What I didn't expect from Unpacking was how much I would love the storytelling - exploring the ways life changes over time through the items we value and the places we live. The mechanics of the game do such a lovely job of communicating phases of life and how our relationships grow and change. The feeling of not wanting to move your roommate's stuff, the freedom of your own place, and the way the line between "mine" and "theirs" becomes fuzzy. To see which items are constant throughout life and which things we obtain and discard as we grow just felt very special.
Overall a game that was exactly what I needed when I needed it. It's earned a special place in my heart.
Wow. What a game. As you can probably tell from how I'm writing this so long after my playthrough, it's stuck in my head.
In the west this gets compared to Mother/Earthbound a lot, but this is a game about individual characters and their very personal struggles that leads to a very different kind of storytelling than Mother goes for. The focus is less on the events, less on an epic world-scale story, and more about the very specific personal journeys of the protagonists.
I think Boy's existential struggle for "what does it mean to find your place in the world" is a pretty common feeling, but it's expressed with a depth and conviction that really comes through. His parasocial relationship with Sebastian is interesting to reevaluate in the era of streamers and "accessible" modern celebrities. It pairs interestingly with Sebastian's nervousness about taking responsibility for his own art, his ambivalence as to whether anything he says matters.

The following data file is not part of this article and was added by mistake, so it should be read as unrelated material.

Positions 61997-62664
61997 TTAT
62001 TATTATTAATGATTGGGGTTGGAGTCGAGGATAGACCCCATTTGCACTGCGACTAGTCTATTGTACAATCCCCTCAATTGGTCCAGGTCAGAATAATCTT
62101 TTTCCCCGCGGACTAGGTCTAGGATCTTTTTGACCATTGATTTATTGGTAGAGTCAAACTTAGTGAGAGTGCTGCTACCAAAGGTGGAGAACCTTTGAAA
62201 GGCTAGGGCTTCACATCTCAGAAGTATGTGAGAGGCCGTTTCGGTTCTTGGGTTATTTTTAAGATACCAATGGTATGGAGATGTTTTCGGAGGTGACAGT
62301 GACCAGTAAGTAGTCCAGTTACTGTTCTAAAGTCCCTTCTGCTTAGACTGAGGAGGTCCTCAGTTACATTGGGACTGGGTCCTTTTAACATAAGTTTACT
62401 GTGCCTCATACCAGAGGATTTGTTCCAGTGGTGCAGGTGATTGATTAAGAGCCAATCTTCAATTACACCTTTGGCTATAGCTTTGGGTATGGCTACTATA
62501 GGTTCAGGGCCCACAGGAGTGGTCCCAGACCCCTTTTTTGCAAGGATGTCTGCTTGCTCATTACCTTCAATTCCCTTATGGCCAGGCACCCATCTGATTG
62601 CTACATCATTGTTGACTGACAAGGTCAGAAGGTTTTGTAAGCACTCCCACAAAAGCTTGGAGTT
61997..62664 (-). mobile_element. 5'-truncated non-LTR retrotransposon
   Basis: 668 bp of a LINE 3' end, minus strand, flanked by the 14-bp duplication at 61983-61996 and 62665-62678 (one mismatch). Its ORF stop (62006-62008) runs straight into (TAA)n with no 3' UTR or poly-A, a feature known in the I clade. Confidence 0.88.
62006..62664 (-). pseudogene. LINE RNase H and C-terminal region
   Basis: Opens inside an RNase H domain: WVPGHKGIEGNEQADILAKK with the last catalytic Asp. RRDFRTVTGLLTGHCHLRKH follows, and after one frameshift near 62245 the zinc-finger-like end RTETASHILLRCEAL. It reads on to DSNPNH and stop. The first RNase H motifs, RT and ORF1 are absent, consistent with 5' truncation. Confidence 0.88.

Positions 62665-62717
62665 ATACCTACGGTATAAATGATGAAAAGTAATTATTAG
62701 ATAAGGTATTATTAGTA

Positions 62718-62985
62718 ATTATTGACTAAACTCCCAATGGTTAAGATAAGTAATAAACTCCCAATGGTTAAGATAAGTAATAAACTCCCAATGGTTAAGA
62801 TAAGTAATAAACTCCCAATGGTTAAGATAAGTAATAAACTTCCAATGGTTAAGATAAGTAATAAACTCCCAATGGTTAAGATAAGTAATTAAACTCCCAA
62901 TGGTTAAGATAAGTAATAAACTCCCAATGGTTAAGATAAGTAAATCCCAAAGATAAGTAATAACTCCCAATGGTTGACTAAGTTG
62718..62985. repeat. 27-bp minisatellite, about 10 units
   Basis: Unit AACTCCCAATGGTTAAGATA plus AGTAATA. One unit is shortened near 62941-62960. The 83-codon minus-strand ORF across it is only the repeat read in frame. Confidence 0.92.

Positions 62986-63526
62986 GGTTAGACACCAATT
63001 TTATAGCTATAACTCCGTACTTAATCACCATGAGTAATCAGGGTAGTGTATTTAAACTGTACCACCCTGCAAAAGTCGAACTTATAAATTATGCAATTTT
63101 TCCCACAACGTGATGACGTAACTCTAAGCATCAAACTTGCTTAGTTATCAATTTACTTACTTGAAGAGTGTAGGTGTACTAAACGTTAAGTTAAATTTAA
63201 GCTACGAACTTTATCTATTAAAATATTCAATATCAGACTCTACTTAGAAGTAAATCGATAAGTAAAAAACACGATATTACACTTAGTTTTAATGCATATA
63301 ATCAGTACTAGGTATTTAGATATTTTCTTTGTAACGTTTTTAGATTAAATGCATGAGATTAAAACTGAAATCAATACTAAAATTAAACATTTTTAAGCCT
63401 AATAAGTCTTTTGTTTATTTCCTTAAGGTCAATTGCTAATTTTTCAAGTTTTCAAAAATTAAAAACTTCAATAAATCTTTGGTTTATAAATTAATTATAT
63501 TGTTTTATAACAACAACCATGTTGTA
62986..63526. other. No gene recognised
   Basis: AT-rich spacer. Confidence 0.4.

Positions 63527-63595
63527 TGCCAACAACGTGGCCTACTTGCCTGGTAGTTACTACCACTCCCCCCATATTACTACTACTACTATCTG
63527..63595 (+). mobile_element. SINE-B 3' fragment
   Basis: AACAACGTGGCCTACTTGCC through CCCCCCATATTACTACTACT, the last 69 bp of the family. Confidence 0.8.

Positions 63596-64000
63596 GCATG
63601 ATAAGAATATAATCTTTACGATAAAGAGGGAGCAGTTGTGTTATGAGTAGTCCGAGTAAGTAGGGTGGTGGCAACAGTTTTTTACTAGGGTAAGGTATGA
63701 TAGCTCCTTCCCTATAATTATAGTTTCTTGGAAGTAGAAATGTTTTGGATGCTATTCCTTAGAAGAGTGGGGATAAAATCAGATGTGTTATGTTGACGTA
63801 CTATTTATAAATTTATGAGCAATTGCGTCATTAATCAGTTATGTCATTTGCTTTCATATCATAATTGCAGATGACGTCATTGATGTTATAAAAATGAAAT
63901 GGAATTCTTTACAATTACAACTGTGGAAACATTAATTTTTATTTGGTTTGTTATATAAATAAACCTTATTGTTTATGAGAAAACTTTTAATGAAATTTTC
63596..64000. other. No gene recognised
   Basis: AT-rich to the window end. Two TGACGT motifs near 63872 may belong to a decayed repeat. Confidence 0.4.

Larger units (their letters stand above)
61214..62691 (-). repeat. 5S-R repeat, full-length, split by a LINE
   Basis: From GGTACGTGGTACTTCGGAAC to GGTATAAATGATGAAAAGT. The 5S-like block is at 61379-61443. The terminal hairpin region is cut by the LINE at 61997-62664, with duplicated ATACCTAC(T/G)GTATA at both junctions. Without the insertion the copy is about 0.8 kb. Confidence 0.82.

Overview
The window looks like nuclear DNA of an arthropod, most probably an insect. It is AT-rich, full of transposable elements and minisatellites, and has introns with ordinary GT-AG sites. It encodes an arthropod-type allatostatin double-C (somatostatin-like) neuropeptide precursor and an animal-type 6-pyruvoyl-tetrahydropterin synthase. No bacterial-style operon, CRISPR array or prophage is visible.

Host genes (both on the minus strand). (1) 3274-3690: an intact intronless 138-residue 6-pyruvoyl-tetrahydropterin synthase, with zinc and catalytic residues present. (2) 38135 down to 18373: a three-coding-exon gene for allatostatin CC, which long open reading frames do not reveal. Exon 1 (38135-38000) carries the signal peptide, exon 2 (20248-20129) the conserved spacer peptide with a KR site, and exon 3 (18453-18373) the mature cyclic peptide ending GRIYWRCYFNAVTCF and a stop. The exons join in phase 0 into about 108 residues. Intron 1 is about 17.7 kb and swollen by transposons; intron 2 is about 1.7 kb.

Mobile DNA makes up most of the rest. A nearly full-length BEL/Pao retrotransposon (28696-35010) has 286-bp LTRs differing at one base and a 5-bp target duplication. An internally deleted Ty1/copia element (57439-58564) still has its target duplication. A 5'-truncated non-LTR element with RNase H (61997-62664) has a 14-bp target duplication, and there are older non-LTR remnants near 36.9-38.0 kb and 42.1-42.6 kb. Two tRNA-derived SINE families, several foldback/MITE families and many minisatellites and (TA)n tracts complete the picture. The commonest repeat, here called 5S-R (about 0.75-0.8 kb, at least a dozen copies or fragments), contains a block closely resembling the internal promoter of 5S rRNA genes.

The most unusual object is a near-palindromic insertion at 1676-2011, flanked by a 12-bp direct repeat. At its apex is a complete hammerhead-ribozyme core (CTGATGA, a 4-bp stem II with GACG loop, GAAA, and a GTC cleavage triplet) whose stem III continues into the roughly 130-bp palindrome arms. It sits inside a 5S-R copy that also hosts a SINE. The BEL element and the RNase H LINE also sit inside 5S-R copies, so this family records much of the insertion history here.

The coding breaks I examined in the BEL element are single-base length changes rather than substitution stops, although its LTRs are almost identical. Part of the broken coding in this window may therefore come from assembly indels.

Bonnie's arc is maybe the most nuanced and interesting, not only her struggles with her own art and what it means to expect something from an audience when she shares it, but also her struggles with how and whether to live in the future.
It's impressive how smart the map design is. This is a feature phone game - it couldn't have had more than 512KB of storage. The very clever reuse of maps, having characters retread their journeys frequently, is a smart way of making the most of what they have. Instead of feeling repetitive, it encourages you to develop a very close, personal relationship with the city.
I dearly hope this gets a translation of some kind someday. I want more people to be able to experience it.
This review contains spoilers
I'm really torn on Omori. For context, I played the "good ending" route without the bonus Basil scene.
I don't mind messy RPG Maker games - in fact I love a lot of them - but parts of Omori are messy in ways that aren't interesting. The early game especially tends towards weak map design and merely "okay" cute wacky story sequences that didn't really pull me in.
There's an interesting tension in the fantasy world sequences about how invested you can really get in what you know isn't real, about these characters you know are fake in the game's own fiction - but that tension doesn't really hold for ~10-15 hours of gameplay.
Up until the last few hours I thought it was okay, if not great. The late-game twist feels, honestly, incredibly unearned and mawkish. It feels timed and written to prioritize shocking the player and making the player feel sad over accomplishing its narrative and thematic goals. I see a lot of players making memes about how sad the game made them, so I guess it worked for some people, but it just didn't land right for me.